Religious exemption gives faith groups a Obamacare victory
A federal appeals court last week ruled in favor of faith-based nonprofits who fought Obamacare’s birth control rules, dealing an elusive victory to religious employers who now have a stronger hand in urging the Supreme Court to shield them from the administration’s “contraception mandate.”
In a pair of opinions, the U.S. Court of Appeals for the Eighth Circuit sided with religious universities and ministries that object to insuring contraceptives they equate with abortion and feel that opt-out routes provided by the Department of Health and Human Services keep them complicit in sin.
The rulings upheld a lower court’s finding and marked a significant break from other circuit rulings that said HHS’s efforts to accommodate the groups were sufficient.
Under HHS rules, religious employers who object to covering birth control must notify an insurer, plan administrator or the government in writing so that a third party can manage and pay for the coverage.
“If one equates the self-certification process with, say, that of obtaining a parade permit, then indeed the burden might well be considered light. But if one sincerely believes that completing [the opt-out form] or HHS Notice will result in conscience-violating consequences, what some might consider an otherwise neutral act is a burden too heavy to bear,” wrote Judge Roger L. Wollman, an appointee of President Ronald Reagan, joined by judges William D. Benton and Steven M. Colloton, both appointees of President George W. Bush.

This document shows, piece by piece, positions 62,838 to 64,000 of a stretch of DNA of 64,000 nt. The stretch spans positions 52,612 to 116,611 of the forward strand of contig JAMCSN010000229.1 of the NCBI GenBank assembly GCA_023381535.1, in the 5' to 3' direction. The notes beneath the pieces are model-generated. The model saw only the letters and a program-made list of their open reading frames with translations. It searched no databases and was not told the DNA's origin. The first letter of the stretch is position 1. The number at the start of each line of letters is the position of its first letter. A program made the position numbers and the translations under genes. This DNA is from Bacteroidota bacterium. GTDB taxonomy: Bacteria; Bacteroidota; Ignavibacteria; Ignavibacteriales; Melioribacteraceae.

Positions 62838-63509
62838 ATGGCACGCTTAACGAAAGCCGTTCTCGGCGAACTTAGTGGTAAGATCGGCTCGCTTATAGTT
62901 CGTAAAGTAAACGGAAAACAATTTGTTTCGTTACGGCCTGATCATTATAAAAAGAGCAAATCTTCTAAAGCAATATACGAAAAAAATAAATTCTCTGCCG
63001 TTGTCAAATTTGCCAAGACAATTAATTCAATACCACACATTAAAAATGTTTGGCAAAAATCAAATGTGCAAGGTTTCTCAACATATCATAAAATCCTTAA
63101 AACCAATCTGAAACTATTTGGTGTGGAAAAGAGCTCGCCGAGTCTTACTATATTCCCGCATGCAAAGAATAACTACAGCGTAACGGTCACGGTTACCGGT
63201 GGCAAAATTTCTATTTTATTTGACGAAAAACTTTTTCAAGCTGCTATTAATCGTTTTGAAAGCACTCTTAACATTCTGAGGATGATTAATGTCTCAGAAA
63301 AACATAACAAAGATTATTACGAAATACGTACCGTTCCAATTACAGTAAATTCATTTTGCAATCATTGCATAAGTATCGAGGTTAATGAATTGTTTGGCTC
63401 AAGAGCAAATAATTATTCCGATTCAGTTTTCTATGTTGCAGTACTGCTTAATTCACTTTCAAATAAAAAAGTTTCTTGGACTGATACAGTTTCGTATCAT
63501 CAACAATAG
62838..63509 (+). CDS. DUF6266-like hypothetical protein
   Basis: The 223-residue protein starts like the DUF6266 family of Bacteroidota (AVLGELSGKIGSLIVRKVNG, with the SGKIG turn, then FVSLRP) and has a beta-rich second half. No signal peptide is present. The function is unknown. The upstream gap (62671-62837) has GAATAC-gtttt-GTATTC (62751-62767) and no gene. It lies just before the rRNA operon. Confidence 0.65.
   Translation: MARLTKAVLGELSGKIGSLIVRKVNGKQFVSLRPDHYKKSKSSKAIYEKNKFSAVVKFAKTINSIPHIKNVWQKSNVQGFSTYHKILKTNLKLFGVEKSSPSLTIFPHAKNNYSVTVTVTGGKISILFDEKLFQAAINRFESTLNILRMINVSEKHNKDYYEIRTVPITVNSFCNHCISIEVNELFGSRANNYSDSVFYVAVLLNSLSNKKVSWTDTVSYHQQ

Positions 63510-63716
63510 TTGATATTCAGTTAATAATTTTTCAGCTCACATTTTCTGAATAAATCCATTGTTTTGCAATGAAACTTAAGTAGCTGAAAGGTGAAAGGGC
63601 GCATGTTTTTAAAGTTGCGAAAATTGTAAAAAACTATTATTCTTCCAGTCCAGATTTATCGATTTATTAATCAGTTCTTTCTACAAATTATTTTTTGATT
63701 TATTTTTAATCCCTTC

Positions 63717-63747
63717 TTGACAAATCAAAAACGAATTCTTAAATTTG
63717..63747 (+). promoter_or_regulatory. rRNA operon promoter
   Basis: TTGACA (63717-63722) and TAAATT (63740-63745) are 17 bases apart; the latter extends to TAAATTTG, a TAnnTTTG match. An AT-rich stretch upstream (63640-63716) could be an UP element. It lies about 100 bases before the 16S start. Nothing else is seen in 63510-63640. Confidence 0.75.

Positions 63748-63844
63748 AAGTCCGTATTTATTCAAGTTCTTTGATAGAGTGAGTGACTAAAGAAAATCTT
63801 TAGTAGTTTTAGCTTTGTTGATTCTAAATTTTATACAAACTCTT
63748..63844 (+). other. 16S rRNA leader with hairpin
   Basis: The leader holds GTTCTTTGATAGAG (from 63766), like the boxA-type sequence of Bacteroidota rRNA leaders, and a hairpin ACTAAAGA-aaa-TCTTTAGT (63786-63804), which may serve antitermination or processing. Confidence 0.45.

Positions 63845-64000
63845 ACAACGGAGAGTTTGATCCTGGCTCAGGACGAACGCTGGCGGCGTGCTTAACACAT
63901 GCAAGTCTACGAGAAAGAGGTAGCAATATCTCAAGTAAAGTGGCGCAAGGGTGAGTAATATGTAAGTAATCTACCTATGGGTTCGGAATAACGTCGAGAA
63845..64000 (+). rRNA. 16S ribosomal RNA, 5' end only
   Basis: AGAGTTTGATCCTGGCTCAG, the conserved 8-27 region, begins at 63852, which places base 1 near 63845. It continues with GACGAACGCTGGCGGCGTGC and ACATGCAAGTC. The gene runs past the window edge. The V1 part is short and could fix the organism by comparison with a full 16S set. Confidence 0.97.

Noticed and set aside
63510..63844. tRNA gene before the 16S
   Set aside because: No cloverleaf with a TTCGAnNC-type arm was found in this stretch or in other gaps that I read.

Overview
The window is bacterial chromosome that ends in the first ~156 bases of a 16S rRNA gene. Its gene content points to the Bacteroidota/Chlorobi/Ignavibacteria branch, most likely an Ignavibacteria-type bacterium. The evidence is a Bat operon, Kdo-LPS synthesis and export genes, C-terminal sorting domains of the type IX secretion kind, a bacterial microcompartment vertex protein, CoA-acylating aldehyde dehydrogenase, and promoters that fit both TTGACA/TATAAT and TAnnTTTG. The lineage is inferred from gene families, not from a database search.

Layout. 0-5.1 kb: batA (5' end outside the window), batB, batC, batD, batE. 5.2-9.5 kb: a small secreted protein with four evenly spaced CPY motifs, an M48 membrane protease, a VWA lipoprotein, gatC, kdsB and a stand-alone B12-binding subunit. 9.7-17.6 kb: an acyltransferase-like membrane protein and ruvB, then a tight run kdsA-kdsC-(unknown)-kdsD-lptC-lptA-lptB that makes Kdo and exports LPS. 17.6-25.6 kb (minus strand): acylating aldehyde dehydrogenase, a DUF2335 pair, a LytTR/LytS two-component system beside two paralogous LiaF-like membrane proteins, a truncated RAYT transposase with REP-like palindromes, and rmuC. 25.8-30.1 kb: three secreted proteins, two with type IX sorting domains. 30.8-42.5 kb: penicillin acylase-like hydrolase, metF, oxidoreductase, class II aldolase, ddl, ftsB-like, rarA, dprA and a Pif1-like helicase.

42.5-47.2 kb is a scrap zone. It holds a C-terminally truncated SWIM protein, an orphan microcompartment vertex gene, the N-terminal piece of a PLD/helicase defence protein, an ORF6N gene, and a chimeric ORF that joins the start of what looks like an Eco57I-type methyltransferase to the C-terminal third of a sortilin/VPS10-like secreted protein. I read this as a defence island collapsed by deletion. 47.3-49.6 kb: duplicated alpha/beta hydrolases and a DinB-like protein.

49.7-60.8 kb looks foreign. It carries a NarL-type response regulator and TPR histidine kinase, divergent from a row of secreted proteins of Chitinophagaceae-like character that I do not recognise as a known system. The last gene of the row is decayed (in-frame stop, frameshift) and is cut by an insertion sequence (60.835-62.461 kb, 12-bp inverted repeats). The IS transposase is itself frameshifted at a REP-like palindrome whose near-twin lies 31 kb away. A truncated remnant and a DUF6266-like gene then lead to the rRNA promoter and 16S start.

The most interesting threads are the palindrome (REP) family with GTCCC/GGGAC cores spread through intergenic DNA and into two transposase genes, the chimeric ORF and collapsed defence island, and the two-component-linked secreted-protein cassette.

The contraception mandate is an outgrowth of the Affordable Care Act of 2010 that requires employers to cover 20 types of FDA-approved drugs and services as part of their health plans or else pay hefty fines. Pitched as a boon for women’s health, the rules quickly spawned controversy, with dozens of religious nonprofits and devout business owners filing suit.
Many Catholic employers object to all forms of contraception, while evangelical groups and others say they’re only opposed to morning-after pills they equate with abortion.
Family owned for-profits were victorious before the Supreme Court last year, forcing HHS to draft an accommodation for them.
The same rules that HHS drafted for religious nonprofits now apply to the closely held companies, although they must meet certain standards.
Plaintiffs on the nonprofit side are not satisfied though. They want the same blanket exemption from the mandate that houses of worship enjoy.
Several faith-based nonprofits have asked the justices to take up their case in the coming term.
With a circuit split in hand, they’ve got a much better shot at grabbing the court’s attention.
“The government keeps telling the Supreme Court ‘Move along, nothing important here’ in hopes that the court will ignore this crucial issue. But with today’s decisions, the court will have great reason to decide this issue in the next term,” said Lori Windham, senior counsel of the Becket Fund for Religious Liberty.
The Eighth Circuit cited the justices’ holding in the for-profit case, known as “Hobby Lobby,” that enforcing the mandate violated the Religious Freedom Restoration Act — a bipartisan 1993 law that says the government had to have a compelling interest in carrying out a law that substantially burdens a person’s religious beliefs, and must do so in the least restrictive way possible.
Unlike other circuits, the panel said the HHS accommodation presented a substantial burden on faith-based nonprofits.